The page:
Myanmar (MNN) — Indigenous Bible college groups recently partnered with Christian Aid Mission to hold ministry camps in Myanmar, where hundreds have chosen to follow Christ.
“We assist several ministries in Myanmar or Burma, and quite a few have their own Bible colleges,” Christian Aid’s Stephen Van Valkenburg explains. “One of the ways they reach out, and also train their students in the Bible colleges is to send them out in teams.”
Teams usually consist of three to five students who are supervised by a faculty member from the college. They will travel long distances – usually by motorcycle, bus, and trekking to get to tribal villages where the people are unreached by the Gospel.
The college or ministry will send in someone culturally similar to the people group and request permission to hold ministry camps for children, teenagers, and adults. Once they receive permission, students will share the Gospel while the people have a break from their work.
“During that time, they will teach them songs, Gospel songs, they’ll teach them about the Bible, who God is and Jesus Christ is, they’ll share the Gospel with them. And so, they have a whole week where they will just spend that time sharing with them and helping them to understand who Christ is and what Christ did on the cross, and all about the biblical view of God,” Van Valkenburg says.
At one of the most recent camps, “355 were saved and 27 were baptized during this time, and also because of funds [students] received, they went to give out rice and cooking oil, and blankets, and clothing to some of the poor people.”
Giving tangible support to the people is one of the most effective ways to open villagers’ hearts to hearing the Gospel.
Once the week-long camps are finished, “they will make sure there’s a Church planter left behind to follow up. Along with that, they will look for young people that have promise, that have a real heart for God, that seem really eager, and they will take those, and they will train them to be able to go back to their people, to be able to be the church planter evangelist among their own tribal group.”
Van Valkenburg says this has been an effective way of sharing the Gospel and establishing churches among the unreached people groups. This has further helped build relationships between the ministry, Bible colleges, and the villagers.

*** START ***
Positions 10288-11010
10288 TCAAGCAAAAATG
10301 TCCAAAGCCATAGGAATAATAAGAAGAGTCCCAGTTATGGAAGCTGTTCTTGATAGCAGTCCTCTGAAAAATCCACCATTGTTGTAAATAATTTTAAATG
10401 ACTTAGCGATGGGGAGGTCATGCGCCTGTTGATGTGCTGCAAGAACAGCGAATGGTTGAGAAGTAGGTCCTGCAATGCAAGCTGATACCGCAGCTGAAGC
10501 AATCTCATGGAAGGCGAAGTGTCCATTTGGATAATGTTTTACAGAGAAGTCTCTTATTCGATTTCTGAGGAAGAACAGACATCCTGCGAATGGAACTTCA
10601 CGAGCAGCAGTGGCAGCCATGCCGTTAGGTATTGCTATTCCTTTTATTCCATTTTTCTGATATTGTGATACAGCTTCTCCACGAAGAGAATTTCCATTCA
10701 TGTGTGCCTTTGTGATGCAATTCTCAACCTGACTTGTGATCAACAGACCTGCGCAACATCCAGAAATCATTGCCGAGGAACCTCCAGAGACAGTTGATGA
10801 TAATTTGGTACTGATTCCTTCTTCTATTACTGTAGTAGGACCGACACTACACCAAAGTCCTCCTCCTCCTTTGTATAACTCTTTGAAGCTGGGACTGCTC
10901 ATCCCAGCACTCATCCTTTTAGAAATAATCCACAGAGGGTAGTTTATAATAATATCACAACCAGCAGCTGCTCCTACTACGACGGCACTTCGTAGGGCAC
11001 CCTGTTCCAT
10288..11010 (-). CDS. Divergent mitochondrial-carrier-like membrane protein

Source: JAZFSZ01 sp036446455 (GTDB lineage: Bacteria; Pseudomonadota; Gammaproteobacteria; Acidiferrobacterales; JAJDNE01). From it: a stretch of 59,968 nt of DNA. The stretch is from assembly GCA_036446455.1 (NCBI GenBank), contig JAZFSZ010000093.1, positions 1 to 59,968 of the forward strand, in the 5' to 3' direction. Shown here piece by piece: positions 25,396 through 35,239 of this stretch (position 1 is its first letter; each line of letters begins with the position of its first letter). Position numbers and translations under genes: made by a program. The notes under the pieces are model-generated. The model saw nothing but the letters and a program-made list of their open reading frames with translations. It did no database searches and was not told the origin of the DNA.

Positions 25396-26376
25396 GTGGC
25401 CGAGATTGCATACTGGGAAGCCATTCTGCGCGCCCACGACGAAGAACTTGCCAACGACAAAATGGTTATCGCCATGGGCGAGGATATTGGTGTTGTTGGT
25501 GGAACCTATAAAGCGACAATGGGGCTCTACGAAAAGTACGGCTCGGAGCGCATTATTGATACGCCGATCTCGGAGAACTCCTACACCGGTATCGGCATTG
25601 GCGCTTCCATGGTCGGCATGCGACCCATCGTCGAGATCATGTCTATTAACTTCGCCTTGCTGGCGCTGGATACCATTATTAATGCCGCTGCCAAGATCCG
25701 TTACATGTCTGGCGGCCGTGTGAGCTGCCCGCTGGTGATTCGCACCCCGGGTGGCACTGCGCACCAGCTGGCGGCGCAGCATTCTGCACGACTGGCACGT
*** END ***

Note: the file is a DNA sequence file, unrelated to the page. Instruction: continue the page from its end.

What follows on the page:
Finding a Way for Ministry
“It’s a great opportunity for ministries to reach out and the people there are very receptive and almost always, the government did not cause any kind of a problem for them.”
About 88 percent of the Myanmar population is Buddhist. On the Open Doors’ World Watch List, the nation is listed as the 24th worst nation to live as a Christian as far as persecution is concerned. Christians have faced persecution and continue to.
Van Valkenburg says the persecution is occasionally from the government, but usually from society because of cultural beliefs.
Myanmar Buddhists typically believe that being a citizen of the nation goes hand in hand with being a Buddhist. If someone were to convert from Buddhism to Christianity, they would no longer be seen as a citizen of Myanmar.
“Within Buddhism, there is a lot of persecution just because in their minds, when a person believes in Christ, they’re no longer referencing that way just because it’s within the Buddhist culture because what they believe then is that if you’re a parent and your children believe in Christ, they believe that when they die, they’re going to starve because their children are not offering… food to the spirits.”
However, despite the persecution Christians have faced, they have remained resilient and continue sharing the Good News of Christ.
“Even though there are issues that stay in the way for Christians there to easily have ministries, they find a way,” Van Valkenburg says.
“Because they’re indigenous to the country, they understand how their country operates. They understand how the police operates and the government, and they understand how they need to do things in the way to be the function and the minister of the Gospel within their country.”
Support Indigenous Ministries
Burma is among the poorest nations. But you can financially support Christian Aid’s indigenous partners so they can continue hosting ministry camps for unreached people.
“A little bit of resources actually goes a long way to enable them to do much for God’s Kingdom.”
Your support can provide rice, cooking oil, and other supplies that show the love believers and Jesus have for these unreached people groups. It can also send students to remote villages to act as the light of Christ.